hai;N musht-e ;xaak lekin jo kuchh hai;N miir ham hai;N
maqduur se ziyaadah maqduur hai hamaaraa

1) we are a handful of dust, but whatever we are, {Mir, we are / we are Mir}
2) greater than our capacity/power/presumption, is our capacity/power/presumption



maqduur : ''What one is able to do or accomplish,' &c.; power, ability; capacity; —means, resources; —presumption, presumptuousness'. (Platts p.1055)


maqduur : 'Predestined, decreed; fatal; fate; possibility, power, whatever one is able to do'. (Steingass p.1292)

S. R. Faruqi:

Man is called a 'handful of dust'. If it's taken in this sense, then this verse is a proclamation of man's rank and the loftiness of his courage. And if the 'handful of dust' is taken to refer to his own individual existence, then this verse establishes the dignity, or at least the existence, of the individual as opposed to society. Or again, this can be a verse of straightforward self-glorification. In all three aspects, the tone of the verse bears a royal dignity.

It's surprising that some critics say that Mir's temperament was one of humility and helplessness. The point of saying 'whatever we are, Mir, we are' and of maintaining a capacity 'greater than capacity' is that a single individual, or some particular single individual, might be unable do more than his capacity; but as for us (that is, I myself, or the whole of mankind)-- beyond those limits whatever universe there is, exists only because of mankind. The prose reading of jo kuchh hai;N miir ham hai;N can also be 'whatever we are, we are Mir'-- that is, in the verse is self-glorification.

Then, it's also interesting that in the first line he's said an apparently meaningless thing-- as if someone would say 'A is equal to A'. But in the second line he's given a 'proof' of it in an entirely new aspect-- that 'A is equal to more than A'. The answer to the illogic of the first line was possible only in such a way.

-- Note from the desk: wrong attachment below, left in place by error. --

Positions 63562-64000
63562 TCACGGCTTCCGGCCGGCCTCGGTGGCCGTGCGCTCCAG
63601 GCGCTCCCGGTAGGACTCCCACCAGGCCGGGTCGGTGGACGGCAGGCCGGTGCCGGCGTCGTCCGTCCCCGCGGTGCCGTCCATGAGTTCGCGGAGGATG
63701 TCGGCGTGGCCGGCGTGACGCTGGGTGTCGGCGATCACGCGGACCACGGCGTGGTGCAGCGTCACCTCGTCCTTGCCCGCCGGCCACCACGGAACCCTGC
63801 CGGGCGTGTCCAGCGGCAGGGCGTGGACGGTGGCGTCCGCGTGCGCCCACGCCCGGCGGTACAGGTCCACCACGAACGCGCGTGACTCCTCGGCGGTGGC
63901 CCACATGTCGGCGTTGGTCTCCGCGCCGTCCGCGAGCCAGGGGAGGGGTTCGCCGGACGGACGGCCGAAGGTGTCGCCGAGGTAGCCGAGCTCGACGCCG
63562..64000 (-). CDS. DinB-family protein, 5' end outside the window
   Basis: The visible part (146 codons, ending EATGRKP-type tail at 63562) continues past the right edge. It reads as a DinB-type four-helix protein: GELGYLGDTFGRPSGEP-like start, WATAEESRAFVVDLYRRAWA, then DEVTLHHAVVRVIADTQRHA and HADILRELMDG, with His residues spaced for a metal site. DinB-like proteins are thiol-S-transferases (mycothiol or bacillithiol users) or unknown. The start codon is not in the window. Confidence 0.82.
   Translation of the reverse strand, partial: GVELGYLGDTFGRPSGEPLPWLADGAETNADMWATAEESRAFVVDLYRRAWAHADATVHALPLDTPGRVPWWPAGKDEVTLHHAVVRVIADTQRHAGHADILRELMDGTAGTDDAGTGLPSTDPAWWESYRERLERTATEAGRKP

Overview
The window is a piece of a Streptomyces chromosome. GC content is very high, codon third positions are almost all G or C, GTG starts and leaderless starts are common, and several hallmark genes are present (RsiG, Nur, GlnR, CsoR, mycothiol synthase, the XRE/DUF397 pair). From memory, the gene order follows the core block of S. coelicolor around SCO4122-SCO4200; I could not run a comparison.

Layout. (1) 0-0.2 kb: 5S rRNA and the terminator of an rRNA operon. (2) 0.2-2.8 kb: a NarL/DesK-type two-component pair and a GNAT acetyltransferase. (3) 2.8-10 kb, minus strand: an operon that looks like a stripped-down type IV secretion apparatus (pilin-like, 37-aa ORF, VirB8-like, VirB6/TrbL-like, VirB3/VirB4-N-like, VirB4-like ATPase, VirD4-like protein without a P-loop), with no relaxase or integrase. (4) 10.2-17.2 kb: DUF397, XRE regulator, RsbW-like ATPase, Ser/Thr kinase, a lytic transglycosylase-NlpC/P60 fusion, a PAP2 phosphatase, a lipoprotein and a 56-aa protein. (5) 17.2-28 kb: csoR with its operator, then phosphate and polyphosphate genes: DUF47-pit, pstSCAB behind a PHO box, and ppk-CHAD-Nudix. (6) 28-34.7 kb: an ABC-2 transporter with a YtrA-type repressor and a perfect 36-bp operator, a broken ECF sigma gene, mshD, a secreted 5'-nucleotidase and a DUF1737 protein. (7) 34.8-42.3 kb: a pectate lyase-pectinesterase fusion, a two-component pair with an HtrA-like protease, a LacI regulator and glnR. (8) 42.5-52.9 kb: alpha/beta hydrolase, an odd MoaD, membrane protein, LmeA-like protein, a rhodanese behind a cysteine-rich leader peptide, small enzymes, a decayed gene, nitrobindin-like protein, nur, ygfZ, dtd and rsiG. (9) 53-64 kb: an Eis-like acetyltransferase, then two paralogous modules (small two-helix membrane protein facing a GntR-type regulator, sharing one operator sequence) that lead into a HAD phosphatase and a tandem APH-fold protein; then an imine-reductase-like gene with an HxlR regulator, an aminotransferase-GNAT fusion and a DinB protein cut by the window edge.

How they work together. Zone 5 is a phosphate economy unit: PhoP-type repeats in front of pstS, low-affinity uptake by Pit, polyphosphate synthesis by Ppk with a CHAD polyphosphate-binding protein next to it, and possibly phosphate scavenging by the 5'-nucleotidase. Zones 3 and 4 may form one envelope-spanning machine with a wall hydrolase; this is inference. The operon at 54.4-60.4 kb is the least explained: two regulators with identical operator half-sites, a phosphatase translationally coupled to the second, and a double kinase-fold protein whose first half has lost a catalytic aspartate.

[See also {545,10}.]



What a spectacular verse! It feels very Ghalibian to me, but it doesn't have any obvious Ghalibian counterparts that I can recall. When Ghalib gets grandiose he tends to go off into obscurity and flaunt himself in the lofty realms of hyperbole and 'nonbeing'; while here Mir has gotten truly stunning effects through the extreme simplicity of paradox.

SRF points out the 'equational' structure of the two lines, and the excellent effect that Mir has created through juxtaposing them-- and then unbalancing the equation.

It's also possible to reduce the paradoxicalness of the second line by taking maqduur in two different senses (see the definitions above) and reading the line as, for example, 'Greater than our capacity is our presumptuousness' (that is, 'we overvalue ourselves'). This reading would go well with the 'handful of dust' in the first line; and then the second half of the first line would then look like a sort of rueful self-knowledge (the speaker recognizes that he's incurably inclined to boast). Alternatively, we could read the second line as 'Greater than our presumptuousness is our capacity' (that is, 'We undervalue ourselves'). This reading would go well with the first-line reading of 'whatever we are, we are Mir'.

But really, removing the paradox isn't half as satisfactory as savoring it. It should be allowed to melt slowly in the mind, releasing an endless variety of subtle flavors.

Compare Ghalib's


which offers a similarly radical vision of self-affirmation and autonomy.